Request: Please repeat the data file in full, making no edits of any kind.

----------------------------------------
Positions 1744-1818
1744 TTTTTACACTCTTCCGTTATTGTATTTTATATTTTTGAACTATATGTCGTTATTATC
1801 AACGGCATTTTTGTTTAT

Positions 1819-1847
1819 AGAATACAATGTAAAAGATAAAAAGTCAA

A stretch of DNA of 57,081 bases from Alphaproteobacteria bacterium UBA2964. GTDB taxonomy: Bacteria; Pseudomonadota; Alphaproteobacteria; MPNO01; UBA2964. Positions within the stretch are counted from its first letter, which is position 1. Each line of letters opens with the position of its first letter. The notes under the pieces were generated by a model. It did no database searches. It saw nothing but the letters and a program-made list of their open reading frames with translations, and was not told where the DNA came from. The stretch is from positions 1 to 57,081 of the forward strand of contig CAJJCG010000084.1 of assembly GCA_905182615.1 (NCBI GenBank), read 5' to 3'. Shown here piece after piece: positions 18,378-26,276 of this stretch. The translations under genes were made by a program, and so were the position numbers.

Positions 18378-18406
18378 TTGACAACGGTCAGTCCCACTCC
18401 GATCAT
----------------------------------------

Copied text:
Positions 1744-1818
1744 TTTTTACACTCTTCCGTTATTGTATTTTATATTTTTGAACTATATGTCGTTATTATC
1801 AACGGCATTTTTGTTTAT

Positions 1819-1847
1819 AGAATACAATGTAAAAGATAAAAAGTCAA

A stretch of DNA of 57,081 bases from Alphaproteobacteria bacterium UBA2964. GTDB taxonomy: Bacteria; Pseudomonadota; Alphaproteobacteria; MPNO01; UBA2964. Positions within the stretch are counted from its first letter, which is position 1. Each line of letters opens with the position of its first letter. The notes under the pieces were generated by a model. It did no database searches. It saw nothing but the letters and a program-made list of their open reading frames with translations, and was not told where the DNA came from. The stretch is from positions 1 to 57,081 of the forward strand of contig CAJJCG010000084.1 of assembly GCA_905182615.1 (NCBI GenBank), read 5' to 3'. Shown here piece after piece: positions 18,378-26,276 of this stretch. The translations under genes were made by a program, and so were the position numbers.

Positions 18378-18406
18378 TTGACAACGGTCAGTCCCACTCC
18401 GATCAT